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The staff of the Tampa Bay Times

Pinellas County is exploring bike share options and wants your feedback



The city of Tampa's has rolled past the 100,000-mile mark. St. Petersburg's will be up and running soon. Now Pinellas County officials want to get in on the bike share action.

The county's Metropolitan Planning Organization is studying the idea of bringing bike share to Pinellas and is seeking input from residents and officials in the county's cities. (To fill out a survey yourself, go here Deadline is Nov. 13.) The goal is to have a report to the MPO board by early next year that would outline some options to make it happen, said Rodney Chatman, the MPO's planning manager.

"We see our report as laying the foundation and if local governments are interested, then we'd lay out a road map to get them to establish their own programs," Chatman said. Or, he said, it could be a seamless countywide program.

The MPO had created a subcommittee of its Bicycle Pedestrian Advisory Committee to tackle the task and is currently working on GIS analyses to map out areas where bike share could work. Think dense population centers with good grid networks, such as downtown areas and college campuses, Chatman said.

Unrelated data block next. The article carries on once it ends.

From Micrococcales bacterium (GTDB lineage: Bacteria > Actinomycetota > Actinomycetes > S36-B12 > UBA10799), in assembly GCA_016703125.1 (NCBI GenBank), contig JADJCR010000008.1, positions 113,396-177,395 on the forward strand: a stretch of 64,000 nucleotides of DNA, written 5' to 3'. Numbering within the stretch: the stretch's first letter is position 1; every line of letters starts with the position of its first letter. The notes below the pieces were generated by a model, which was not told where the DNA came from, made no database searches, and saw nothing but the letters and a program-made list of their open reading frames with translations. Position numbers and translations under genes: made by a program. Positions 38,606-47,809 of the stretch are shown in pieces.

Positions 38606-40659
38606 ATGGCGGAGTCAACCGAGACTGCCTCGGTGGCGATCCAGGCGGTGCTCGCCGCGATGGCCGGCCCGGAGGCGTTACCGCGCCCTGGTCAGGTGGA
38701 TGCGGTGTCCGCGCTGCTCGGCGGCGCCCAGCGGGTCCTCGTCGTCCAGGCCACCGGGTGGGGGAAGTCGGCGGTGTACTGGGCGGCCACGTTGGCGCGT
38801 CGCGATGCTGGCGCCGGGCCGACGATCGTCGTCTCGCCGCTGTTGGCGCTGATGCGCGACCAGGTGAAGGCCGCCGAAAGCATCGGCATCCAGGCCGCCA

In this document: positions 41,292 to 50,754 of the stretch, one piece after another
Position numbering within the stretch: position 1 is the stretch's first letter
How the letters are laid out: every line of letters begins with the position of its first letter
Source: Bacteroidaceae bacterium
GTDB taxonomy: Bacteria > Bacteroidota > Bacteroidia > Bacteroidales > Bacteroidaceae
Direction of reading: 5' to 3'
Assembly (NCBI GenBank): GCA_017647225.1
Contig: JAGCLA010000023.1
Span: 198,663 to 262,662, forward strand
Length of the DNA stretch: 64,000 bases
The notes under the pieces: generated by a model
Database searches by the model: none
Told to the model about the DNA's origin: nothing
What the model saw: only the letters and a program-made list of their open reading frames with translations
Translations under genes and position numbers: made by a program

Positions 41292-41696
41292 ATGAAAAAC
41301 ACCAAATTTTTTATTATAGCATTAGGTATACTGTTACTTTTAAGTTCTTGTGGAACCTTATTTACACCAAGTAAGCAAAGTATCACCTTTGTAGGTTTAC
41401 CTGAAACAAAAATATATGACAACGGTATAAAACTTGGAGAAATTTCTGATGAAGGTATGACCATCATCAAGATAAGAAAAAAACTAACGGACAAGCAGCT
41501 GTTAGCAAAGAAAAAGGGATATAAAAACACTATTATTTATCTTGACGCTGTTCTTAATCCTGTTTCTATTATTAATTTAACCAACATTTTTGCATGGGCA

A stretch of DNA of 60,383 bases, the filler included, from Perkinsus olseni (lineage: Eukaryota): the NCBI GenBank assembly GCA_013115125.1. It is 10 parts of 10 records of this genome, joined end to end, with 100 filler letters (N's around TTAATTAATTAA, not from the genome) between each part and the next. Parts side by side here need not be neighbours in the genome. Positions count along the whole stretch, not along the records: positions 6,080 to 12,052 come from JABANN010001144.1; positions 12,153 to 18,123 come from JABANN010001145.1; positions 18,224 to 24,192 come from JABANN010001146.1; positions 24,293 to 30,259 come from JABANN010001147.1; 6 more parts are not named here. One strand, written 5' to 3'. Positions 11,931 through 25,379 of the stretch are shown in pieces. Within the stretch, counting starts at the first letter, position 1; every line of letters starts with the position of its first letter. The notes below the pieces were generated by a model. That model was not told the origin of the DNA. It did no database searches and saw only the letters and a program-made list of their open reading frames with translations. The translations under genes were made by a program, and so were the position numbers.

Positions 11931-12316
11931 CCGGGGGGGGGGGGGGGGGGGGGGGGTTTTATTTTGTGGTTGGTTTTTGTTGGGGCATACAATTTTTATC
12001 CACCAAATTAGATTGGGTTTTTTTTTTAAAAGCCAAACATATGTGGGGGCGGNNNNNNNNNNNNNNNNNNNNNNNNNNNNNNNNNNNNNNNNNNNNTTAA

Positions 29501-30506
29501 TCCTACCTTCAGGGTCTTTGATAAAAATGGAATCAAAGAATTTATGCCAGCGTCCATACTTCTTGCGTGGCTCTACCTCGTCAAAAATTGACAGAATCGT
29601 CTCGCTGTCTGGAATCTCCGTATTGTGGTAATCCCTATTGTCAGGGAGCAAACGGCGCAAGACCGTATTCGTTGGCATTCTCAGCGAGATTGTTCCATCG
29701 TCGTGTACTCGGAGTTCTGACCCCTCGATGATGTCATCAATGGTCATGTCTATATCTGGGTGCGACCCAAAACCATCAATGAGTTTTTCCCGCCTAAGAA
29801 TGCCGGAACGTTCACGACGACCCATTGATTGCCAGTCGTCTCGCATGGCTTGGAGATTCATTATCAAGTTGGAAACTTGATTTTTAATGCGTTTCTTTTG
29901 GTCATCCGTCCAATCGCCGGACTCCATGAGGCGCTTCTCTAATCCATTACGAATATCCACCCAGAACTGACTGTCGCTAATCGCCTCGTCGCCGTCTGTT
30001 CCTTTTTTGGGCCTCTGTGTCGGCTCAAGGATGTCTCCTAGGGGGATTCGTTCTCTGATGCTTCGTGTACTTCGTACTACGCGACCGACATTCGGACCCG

Some examples include downtown Clearwater, Safety Harbor, Dunedin and Oldsmar, as well as the gulf beach cities. Another likely location: the 47-mile Pinellas Trail. 

Bike share programs are exploding throughout the country and in several cities in Florida, and Chatman pointed south for a potential model for Pinellas. Broward County's B-Cycle launched in 2011 -- reportedly the first countywide bike share program in the country -- and now offers 275 bicycles at 22 stations in 6 cities, according to its website.

County Commissioner and MPO board member Karen Seel asked MPO staff earlier this year to look into a program for Pinellas.

"I've used bike share across the U.S. and I just find it to be a really great tourism attraction and a fun way to get around," she said. 

Seel said the effort should consider -- and perhaps work in conjunction with -- private vendors that already offer bike rentals throughout the county.

"Maybe we talk to companies and see if there are gaps and put together a coalition to publicize what we have and fill in those gaps," Seel said.

Members of Tampa's Coast Bicycle program logged nearly 106,000 miles in its first 10 months. St. Petersburg is expected to pick a winning bid from among two companies this week. The city has vowed to make sure its program is accessible to poorer residents.

[Last modified: Tuesday, November 3, 2015 3:52pm]


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